Ideas run the course in the HACK Lab

Architect Edmund Bacon once said, “It’s in the doing that the idea comes.” There is plenty of doing and ideas in the Northside Elementary HACK Lab. 

Travis Wood welcomes third- through fifth-graders into this makerspace for hands-on, age-appropriate activities that engages students’ creativity, teamwork and problem-solving skills. 

HACK Lab stands for (Northside) Heroes Actively Construct Knowledge. The dedicated space has been in action for three years. 

Fifth-grade students partook in a marble roller coaster activity that challenged the students to use pipe insulation, tape, wooden blocks and paper for their creations. This activity introduced students to physics and engineering concepts while incorporating teamwork and communication skills. While a course of loops, hills and corkscrews was the end product, the payoff was the lessons along the way. 

“Today’s activity focuses on the art of noticing where things go wrong and how to make adjustments,” said Wood. 

That lesson wasn’t lost on Evan Greene, a fifth-grader in Joseph Kaemmerlen’s class. 

“It didn’t always work well, but we all did parts of it and tried to help,” said Greene. “When something didn’t work, we would try and take that part off and see if we could do something else to make it work. The hill was too steep, so we tried to put a block there to slow the marble down.”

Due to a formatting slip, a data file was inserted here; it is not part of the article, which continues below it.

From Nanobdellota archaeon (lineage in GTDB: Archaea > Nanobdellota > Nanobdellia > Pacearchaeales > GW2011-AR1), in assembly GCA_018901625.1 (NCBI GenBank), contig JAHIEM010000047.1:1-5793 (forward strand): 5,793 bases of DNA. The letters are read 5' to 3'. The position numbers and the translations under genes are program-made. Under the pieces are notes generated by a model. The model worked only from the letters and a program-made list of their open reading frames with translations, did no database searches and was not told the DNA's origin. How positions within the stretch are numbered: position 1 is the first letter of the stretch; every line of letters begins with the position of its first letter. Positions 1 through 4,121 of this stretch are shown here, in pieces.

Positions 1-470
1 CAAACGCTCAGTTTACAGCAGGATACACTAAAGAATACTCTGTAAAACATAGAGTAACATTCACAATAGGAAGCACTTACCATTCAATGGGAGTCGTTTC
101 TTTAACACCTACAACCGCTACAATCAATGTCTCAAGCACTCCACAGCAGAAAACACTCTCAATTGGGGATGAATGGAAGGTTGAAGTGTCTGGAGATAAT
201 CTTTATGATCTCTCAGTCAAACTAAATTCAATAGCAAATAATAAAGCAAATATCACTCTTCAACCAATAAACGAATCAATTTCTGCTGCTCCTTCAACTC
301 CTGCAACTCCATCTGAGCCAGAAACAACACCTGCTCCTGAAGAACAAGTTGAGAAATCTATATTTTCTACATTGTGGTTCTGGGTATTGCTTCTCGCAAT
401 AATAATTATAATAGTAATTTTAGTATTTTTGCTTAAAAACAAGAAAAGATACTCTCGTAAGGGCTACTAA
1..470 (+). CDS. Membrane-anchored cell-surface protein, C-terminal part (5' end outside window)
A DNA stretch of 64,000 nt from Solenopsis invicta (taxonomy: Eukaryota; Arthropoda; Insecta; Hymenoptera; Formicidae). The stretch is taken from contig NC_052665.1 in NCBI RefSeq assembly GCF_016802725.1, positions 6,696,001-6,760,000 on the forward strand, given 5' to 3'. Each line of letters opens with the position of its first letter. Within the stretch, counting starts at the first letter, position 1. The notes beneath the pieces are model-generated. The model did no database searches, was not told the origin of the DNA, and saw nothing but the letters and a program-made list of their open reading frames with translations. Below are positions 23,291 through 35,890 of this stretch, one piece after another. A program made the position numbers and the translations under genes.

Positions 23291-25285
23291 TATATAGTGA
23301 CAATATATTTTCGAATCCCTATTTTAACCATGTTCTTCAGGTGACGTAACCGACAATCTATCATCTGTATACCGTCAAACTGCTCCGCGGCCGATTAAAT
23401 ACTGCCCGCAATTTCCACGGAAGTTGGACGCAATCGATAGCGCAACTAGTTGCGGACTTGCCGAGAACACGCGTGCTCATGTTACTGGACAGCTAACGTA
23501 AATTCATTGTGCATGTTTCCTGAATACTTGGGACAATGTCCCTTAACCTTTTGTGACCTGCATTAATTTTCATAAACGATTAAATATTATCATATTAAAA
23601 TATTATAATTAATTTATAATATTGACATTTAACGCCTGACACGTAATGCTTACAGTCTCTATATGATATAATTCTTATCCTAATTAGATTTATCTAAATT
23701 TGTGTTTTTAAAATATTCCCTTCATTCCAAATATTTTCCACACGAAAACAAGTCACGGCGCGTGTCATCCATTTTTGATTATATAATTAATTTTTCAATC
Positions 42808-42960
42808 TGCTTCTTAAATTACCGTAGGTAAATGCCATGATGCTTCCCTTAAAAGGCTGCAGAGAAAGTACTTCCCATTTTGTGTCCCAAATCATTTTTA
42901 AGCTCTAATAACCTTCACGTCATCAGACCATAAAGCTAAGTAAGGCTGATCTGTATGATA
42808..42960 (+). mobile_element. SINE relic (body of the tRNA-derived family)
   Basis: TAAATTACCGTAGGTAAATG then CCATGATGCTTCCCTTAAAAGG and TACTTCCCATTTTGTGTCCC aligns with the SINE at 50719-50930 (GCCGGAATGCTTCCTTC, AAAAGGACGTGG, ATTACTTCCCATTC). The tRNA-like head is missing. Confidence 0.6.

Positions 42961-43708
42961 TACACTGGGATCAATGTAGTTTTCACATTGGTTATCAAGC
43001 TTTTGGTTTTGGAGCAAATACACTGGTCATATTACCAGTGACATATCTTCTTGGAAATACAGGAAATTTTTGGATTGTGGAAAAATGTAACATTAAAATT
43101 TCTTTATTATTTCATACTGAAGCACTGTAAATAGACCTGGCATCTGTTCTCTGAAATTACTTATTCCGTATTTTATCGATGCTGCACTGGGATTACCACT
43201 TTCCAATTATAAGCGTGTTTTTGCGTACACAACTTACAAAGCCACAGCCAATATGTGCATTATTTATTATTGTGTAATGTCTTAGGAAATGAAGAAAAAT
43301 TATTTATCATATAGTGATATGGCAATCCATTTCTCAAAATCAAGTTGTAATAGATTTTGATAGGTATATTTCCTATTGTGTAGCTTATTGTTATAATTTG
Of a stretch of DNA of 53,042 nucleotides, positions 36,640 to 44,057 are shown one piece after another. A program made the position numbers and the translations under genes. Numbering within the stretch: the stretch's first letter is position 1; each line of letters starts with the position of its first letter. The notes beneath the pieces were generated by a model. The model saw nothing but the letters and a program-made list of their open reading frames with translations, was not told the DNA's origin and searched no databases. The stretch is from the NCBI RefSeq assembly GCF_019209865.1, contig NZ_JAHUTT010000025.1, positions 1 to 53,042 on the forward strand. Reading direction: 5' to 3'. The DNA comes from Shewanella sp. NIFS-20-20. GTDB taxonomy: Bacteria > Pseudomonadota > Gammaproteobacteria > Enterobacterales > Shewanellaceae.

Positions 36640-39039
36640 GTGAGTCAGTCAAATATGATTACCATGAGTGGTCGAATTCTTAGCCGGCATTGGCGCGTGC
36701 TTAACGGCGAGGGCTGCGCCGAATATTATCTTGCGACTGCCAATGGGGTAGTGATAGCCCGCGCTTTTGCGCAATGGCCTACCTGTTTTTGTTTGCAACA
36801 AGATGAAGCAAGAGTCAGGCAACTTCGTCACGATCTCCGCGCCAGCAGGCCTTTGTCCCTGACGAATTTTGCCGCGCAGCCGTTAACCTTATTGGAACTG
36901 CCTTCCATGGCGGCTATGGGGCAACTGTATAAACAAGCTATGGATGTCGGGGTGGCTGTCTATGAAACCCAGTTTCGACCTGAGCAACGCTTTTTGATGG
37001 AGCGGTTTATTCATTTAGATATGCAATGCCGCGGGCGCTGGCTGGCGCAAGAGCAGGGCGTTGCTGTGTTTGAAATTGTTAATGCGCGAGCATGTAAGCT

“My favorite part was working as a team,” added Greene. 

At the end of the lesson, Wood shared photographs he took of the students working. 

“Every single one of these pictures is one of you trying something through building and seeing where it does and doesn’t work through testing,” said Wood. 

Successful testing was a highlight for many of the students. 

“I really liked when you did something that you didn’t think would work and then it did,” said Helena Dixon. 

The day may have focused on marbles running through a foam track but the thinking, building and noticing were skills that are used beyond the HACK Lab. 

“Writing is building with words,” said Wood. “When you try something, you read to yourself, say ‘No, I need to try something new’ and then it gets better each time.” 

At the end of the fifth-graders visit to the HACK Lab, Wood left them with a final piece of advice: 

“Whether it’s writing pieces, solving math problems or doing science experiments, you don’t know if it’ll work but you have to take a shot.”

Writing is building with words,” said Wood. “When you try something, you read to yourself, say ‘No, I need to try something new’ and then it gets better each time.